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On Traumatic Imprints


I am diving more deeply into the subject of Traumatic Imprints, for a talk that I will be doing soon.

I thought I would share some of this exploration here and also encourage you to attend the Live talk on YouTube on December 5 at 4:30pm EST.

We know that the devoid of humanness term "PTSD" used to be called "Soldier's heart" and sometimes "Irritable Heart" around the time of the Civil War. (Some sources say IT was actually called that because of all of the heart related issues that doctors were seeing from an overstimulation of the heart's nervous system..... and I see it in other ways too. And again the physical and emotional are not separate.

Do you know what it was called in the 1600s?

Nostalgia. And this was a medical diagnosis. The symptoms were usually despair and homesickness, along with nervous system issues such as sleeplessness, anxiety, etc.

Nostalgia was viewed as a sign of weakness and the recommendation for the "cure" was public ridicule.

Just sit with all of that for a moment.

There is a response by individuals to situations that are overwhelming to them........rightfully so........and the cure was public ridicule.

When you start to really look back on the history of things, it becomes very clear how we got where we are today. sit with all of that for a moment.

There is a response by individuals to situations that are overwhelming to them........rightfully so........and the cure was public ridicule.

When you start to really look back on the history of things, it becomes very clear how we got where we are today.


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The History of "Nostalgia"...what was going on in the world in conjunction with this becoming a "diagnosis"? (an oversimplification and skimming of the surface)

1600s historical events

1606 Jamestown established as colony

1610 - Galileo sees moons of jupiter through telescope, also shows that the Copernican system in which planets circle the sun was correct

1618 30 years war

1619 africa slaves brought to jamestown (slavery made legal in 1650)

1610 Mayflower arrives in Plymouth, Massachusetts

1633 - the Spanish Inquisition forces Galileo to recant his belief in the Copernican theory

It is interesting to note that during the time of “Nostaligia” as a diagnosis of mental illness, there was the work of Galileo which had the “danger” of expanding perspectives.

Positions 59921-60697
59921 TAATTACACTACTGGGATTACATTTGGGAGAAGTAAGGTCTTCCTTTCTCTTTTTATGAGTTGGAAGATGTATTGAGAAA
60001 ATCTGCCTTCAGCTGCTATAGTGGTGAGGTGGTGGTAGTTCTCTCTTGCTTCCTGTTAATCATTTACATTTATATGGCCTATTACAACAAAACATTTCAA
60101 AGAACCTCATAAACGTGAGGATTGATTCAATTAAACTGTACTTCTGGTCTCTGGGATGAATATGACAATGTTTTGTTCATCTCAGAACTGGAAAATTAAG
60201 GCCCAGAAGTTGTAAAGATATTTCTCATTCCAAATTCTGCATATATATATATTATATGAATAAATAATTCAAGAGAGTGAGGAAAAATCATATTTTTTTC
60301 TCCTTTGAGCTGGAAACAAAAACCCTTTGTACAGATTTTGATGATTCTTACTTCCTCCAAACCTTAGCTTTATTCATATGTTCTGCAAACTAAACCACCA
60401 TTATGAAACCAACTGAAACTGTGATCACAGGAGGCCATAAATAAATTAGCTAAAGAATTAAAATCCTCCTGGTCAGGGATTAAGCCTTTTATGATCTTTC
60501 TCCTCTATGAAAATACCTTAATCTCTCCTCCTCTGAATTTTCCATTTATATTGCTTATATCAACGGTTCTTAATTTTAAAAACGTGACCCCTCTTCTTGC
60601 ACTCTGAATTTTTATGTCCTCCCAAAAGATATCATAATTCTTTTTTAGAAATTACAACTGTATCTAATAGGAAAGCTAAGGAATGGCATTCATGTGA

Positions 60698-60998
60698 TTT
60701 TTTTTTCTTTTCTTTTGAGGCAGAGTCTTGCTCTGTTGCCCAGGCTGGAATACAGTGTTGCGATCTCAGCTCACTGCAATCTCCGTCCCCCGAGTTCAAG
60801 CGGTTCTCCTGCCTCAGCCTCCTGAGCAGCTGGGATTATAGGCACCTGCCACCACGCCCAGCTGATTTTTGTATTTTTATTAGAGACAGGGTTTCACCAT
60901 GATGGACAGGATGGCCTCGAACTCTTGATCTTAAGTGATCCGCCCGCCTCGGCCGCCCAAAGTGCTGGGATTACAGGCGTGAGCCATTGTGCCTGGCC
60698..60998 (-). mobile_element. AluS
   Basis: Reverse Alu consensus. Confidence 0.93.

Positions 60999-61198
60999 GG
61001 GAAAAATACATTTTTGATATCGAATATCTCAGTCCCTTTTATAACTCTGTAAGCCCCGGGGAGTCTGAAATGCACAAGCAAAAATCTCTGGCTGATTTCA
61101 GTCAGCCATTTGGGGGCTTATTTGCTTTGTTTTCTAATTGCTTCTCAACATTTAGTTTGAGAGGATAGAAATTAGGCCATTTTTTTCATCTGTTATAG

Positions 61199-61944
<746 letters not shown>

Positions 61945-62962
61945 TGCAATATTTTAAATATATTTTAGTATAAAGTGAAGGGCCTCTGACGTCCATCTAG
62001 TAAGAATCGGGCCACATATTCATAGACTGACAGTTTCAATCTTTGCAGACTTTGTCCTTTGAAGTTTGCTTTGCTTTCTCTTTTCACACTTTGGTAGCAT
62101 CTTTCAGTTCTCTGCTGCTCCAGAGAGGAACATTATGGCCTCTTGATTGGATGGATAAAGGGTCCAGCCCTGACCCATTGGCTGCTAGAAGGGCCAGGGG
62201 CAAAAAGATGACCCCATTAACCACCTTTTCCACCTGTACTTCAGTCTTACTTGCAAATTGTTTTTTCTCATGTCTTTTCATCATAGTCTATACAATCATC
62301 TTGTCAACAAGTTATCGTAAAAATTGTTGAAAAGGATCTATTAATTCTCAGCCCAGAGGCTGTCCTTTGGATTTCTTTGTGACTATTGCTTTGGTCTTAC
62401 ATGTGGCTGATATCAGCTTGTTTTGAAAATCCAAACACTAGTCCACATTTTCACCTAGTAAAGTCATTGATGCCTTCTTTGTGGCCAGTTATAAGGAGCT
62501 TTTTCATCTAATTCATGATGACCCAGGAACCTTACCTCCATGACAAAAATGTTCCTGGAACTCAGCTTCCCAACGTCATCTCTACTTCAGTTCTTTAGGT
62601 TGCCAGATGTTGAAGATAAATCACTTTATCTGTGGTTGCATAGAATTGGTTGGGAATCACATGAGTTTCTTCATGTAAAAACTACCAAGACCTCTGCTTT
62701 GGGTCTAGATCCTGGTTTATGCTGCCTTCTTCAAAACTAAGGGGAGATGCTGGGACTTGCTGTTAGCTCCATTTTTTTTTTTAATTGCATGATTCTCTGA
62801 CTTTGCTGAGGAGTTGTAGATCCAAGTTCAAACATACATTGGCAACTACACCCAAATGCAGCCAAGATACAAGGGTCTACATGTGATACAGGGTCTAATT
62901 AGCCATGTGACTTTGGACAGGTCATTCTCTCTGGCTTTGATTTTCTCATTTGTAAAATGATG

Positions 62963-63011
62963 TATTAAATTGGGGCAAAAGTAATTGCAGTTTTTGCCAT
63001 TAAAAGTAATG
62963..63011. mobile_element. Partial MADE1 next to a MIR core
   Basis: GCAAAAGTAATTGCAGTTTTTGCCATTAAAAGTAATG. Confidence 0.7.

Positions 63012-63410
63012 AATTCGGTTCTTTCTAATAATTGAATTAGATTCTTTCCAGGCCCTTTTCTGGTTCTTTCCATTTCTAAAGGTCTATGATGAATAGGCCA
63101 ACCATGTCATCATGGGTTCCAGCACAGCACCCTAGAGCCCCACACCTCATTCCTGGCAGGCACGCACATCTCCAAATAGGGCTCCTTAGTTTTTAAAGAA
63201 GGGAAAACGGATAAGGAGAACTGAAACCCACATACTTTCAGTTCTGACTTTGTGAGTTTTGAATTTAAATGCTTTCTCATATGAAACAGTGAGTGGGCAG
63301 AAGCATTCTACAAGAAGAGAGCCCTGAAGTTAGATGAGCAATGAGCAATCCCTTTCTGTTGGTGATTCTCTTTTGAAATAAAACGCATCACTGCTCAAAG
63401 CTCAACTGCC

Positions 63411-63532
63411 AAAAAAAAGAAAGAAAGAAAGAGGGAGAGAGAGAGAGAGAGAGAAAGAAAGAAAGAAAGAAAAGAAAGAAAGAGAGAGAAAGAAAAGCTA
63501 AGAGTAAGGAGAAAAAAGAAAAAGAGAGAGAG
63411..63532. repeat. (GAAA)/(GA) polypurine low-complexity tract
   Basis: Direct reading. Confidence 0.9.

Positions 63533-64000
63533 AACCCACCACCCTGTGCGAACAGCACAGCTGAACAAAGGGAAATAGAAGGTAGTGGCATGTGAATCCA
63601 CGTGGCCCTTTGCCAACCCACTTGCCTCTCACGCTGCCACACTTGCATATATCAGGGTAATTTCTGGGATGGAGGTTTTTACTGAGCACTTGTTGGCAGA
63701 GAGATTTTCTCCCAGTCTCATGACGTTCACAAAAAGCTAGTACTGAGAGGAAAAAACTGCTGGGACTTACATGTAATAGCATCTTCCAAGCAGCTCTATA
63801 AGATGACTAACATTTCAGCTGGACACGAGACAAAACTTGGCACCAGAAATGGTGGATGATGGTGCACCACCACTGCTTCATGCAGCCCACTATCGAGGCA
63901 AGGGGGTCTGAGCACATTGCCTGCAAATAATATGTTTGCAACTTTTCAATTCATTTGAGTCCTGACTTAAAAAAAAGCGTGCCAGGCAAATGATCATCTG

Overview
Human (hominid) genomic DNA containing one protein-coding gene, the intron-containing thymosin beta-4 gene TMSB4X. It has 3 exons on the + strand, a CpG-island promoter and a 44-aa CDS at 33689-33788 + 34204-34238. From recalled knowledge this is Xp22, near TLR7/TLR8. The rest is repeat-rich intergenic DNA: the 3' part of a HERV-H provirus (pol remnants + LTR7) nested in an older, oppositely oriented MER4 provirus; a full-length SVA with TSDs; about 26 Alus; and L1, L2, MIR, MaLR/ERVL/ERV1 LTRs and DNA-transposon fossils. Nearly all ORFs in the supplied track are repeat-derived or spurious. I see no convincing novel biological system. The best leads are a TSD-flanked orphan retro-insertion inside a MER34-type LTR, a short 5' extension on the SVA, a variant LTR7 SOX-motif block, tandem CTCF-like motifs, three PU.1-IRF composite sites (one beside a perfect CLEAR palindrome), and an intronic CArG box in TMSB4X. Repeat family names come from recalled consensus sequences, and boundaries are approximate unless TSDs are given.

1830s

Rapid rise of imperialism

Andrew Jackson signs the Indian removal Act, which led to the relocation of Indigenous peoples which became known as the “Trail of Tears”

William Loyd Garrison begins publishing the Abolotionist newspaper

Nat Turner led a rebellion by enslaved people in Virginia

First political convention was held in Maryland

Darwin sales from Egland to make observations of wildlife

Cholera epidemic

It is interesting to note that the term Nostaliga expanded to include slaves, sailors, and convicts during the time when abolotionists were beginning to speak up. Oh and Darwin, bringing in new expanding perspectives.

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It appears we are so desperate for a diagnosis, a label with regards to ptsd.

I believe what we are really seeking is to be heard and acknowledged and seen. To have someone say "I know you are hurting".

The label separates us further from ourselves. It becomes a thing, which then becomes our identity and something to treat. The treatment usually involves the silencing of the parts of ourselves that are trying desperately to be heard. And then we spend the rest of our lives running from our own wounded nervous system, locking that imprint in the past and repeatedly checking to make sure it stays there. When something becomes both our identity and something we are simultaneously running from and trying to keep quiet, there is a huge conflict .

We can instead witness, listen, acknowledge.

We can say "I know you're hurting."

We can ask "what do you need?"

The person might say "I need it to stop"

And then we can ask "what is IT?"

And then we begin a different kind of conversation. Then maybe we begin a different kind of journey to heal.

Oh and support the nervous system and the heart. Because what we call PTSD is usually a result of an extreme overstimulation of the nervous system. And the heart will always be involved.


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When you open conversations around trauma...... and start talking about its tendrils including the etymology..... sonething resonates and stirs within..... something that is different than the things we have been told..,.. some thing that is more of a feeling...a deep knowing......and then ........ people start sharing their stories. (I have had many folks reach out or comment since I started sharing about this.)

That is witnessing. 

And that can bring all sorts of things, little crumbs on the path to awareness and healing.

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I have had several friends and colleagues reach out with support around this topic. And to many people it may just seem another topic that I'm talking about.

But it feels very different to me. Bigger. A sort of stepping out from within the "safe" closet of how we usually tred with regards to the holistic (trying to make it digestible and not appear too "out there"). People don't tend to like "different"....... and yet something within their soul is drawn to it because there is this sort of following of the thread that connects us all.

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